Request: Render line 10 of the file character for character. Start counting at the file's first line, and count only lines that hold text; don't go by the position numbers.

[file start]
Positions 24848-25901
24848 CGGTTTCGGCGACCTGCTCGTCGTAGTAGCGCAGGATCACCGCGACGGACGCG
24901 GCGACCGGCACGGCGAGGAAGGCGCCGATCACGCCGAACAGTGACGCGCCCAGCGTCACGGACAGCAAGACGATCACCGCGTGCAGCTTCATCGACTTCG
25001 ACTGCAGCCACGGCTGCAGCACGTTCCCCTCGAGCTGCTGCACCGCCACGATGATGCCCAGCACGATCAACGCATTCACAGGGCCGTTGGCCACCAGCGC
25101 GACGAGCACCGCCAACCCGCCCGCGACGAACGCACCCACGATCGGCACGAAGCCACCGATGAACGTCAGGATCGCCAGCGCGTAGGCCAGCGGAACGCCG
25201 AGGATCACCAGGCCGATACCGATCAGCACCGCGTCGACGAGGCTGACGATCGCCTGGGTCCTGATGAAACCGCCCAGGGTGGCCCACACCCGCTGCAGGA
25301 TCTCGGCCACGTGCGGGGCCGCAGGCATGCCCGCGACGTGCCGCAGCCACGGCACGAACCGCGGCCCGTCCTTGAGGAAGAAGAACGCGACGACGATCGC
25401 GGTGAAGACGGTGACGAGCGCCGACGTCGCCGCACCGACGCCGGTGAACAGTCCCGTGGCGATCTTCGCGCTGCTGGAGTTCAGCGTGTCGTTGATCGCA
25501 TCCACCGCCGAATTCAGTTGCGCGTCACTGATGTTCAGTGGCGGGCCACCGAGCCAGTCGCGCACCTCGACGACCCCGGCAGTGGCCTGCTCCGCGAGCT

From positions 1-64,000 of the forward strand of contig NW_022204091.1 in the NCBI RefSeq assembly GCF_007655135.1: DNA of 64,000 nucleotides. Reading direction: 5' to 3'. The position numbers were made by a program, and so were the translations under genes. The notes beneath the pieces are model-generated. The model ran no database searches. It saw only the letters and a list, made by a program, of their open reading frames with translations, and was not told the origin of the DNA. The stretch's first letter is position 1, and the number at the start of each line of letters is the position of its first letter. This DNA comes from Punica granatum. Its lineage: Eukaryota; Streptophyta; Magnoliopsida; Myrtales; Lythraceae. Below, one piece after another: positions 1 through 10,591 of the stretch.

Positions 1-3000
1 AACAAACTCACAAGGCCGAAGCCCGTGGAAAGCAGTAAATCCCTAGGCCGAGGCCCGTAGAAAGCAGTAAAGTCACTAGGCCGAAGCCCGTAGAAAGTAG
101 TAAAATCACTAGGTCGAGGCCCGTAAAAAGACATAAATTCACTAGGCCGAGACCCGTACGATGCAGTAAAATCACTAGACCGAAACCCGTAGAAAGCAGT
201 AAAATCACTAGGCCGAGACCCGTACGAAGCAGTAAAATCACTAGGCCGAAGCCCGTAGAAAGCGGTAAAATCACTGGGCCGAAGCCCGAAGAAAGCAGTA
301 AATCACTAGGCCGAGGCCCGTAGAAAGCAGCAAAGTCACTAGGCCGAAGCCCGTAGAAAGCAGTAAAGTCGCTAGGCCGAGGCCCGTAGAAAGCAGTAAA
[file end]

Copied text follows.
From positions 1-64,000 of the forward strand of contig NW_022204091.1 in the NCBI RefSeq assembly GCF_007655135.1: DNA of 64,000 nucleotides. Reading direction: 5' to 3'. The position numbers were made by a program, and so were the translations under genes. The notes beneath the pieces are model-generated. The model ran no database searches. It saw only the letters and a list, made by a program, of their open reading frames with translations, and was not told the origin of the DNA. The stretch's first letter is position 1, and the number at the start of each line of letters is the position of its first letter. This DNA comes from Punica granatum. Its lineage: Eukaryota; Streptophyta; Magnoliopsida; Myrtales; Lythraceae. Below, one piece after another: positions 1 through 10,591 of the stretch.